Structure of human holocarboxylase synthetase gene and mutation spectrum of holocarboxylase synthetase deficiency

X. Yang, Y. Aoki, X. Li, O. Sakamoto, M. Hiratsuka, S. Kure, S. Taheri, E. Christensen, K. Inui, M. Kubota, M. Ohira, M. Ohki, J. Kudoh, K. Kawasaki, K. Shibuya, A. Shintani, S. Asakawa, S. Minoshima, N. Shimizu, K. NarisawaY. Matsubara, Y. Suzuki

Research output: Contribution to journalArticlepeer-review

44 Citations (Scopus)


Holocarboxylase synthetase (HLCS) is an enzyme that catalyzes the incorporation of biotin into apocarboxylases, and its deficiency causes biotin-responsive multiple carboxylase deficiency. The reported sequences of cDNA for human HLCS from liver, lymphocyte, and KG-1 myeloid cell lines differ at their 5′ regions. To elucidate variations of the human HLCS mRNA and longer 5′ cDNA ends, we performed screening of the human liver cDNA library and rapid amplification of the cDNA ends (RACE). Our results suggest the existence of three types of HLCS mRNA that start at different exons. The first type starts at exon 1, and the second type starts at exon 3, and both are found in various human tissues. The third type, corresponding to the cDNA from the KG-1 cell, starts at exon 2 of the HLCS gene. Various splicing patterns from exons 3-6 were also observed. None of the variations of cDNA found created a new initiation codon. Mutation screening from exons 6-14, therefore, was sufficient to detect amino acid changes in HLCS in patients. Our direct sequencing strategy for screening mutations in the HLCS gene revealed mutations in five Japanese patients and seven non-Japanese patients. Our analyses involving 12 Japanese and 13 non-Japanese patients and studies by others indicate that (1) there is no panethnically prevalent mutation; (2) the Arg508Trp, Gly581Ser, and Val550Met mutations are found in both Japanese and non-Japanese populations; (3) the IVS10+5G→A mutation is predominant and probably a founder mutation in European patients; (4) the 655-656insA, Leu237Pro, and 780delG mutations are unique in Japanese patients; (5) the spectrum of the mutations in the HLCS gene may vary substantially among different ethnic groups.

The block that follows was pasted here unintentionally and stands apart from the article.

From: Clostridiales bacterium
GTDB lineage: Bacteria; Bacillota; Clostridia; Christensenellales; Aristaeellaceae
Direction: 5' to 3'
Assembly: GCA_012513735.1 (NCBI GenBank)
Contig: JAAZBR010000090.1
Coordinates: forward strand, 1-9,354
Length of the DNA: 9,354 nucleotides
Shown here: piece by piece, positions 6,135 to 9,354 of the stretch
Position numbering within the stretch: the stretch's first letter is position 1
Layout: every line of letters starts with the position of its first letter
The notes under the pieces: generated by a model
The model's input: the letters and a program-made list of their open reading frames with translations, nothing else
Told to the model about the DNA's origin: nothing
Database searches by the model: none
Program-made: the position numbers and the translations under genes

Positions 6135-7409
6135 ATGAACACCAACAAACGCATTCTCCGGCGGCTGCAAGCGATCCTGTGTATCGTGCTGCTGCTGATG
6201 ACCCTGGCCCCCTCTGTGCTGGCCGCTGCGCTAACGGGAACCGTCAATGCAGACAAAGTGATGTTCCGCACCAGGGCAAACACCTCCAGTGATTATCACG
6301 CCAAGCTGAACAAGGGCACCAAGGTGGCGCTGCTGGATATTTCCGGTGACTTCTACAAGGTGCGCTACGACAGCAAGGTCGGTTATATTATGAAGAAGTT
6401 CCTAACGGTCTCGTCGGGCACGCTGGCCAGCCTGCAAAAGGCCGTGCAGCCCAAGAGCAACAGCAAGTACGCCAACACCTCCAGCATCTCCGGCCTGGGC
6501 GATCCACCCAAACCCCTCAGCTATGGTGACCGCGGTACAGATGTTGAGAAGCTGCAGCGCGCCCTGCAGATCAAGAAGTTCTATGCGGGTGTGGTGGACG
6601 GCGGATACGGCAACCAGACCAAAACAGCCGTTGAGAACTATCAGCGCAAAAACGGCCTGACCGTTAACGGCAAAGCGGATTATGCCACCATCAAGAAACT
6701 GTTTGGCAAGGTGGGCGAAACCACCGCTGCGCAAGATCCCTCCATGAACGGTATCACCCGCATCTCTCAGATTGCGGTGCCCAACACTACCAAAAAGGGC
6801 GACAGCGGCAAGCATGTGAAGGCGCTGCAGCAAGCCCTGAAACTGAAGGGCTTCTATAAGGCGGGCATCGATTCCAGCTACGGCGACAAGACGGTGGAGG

Original languageEnglish
Pages (from-to)526-534
Number of pages9
JournalHuman genetics
Issue number5
Publication statusPublished - 2001
Externally publishedYes

ASJC Scopus subject areas

  • Genetics
  • Genetics(clinical)


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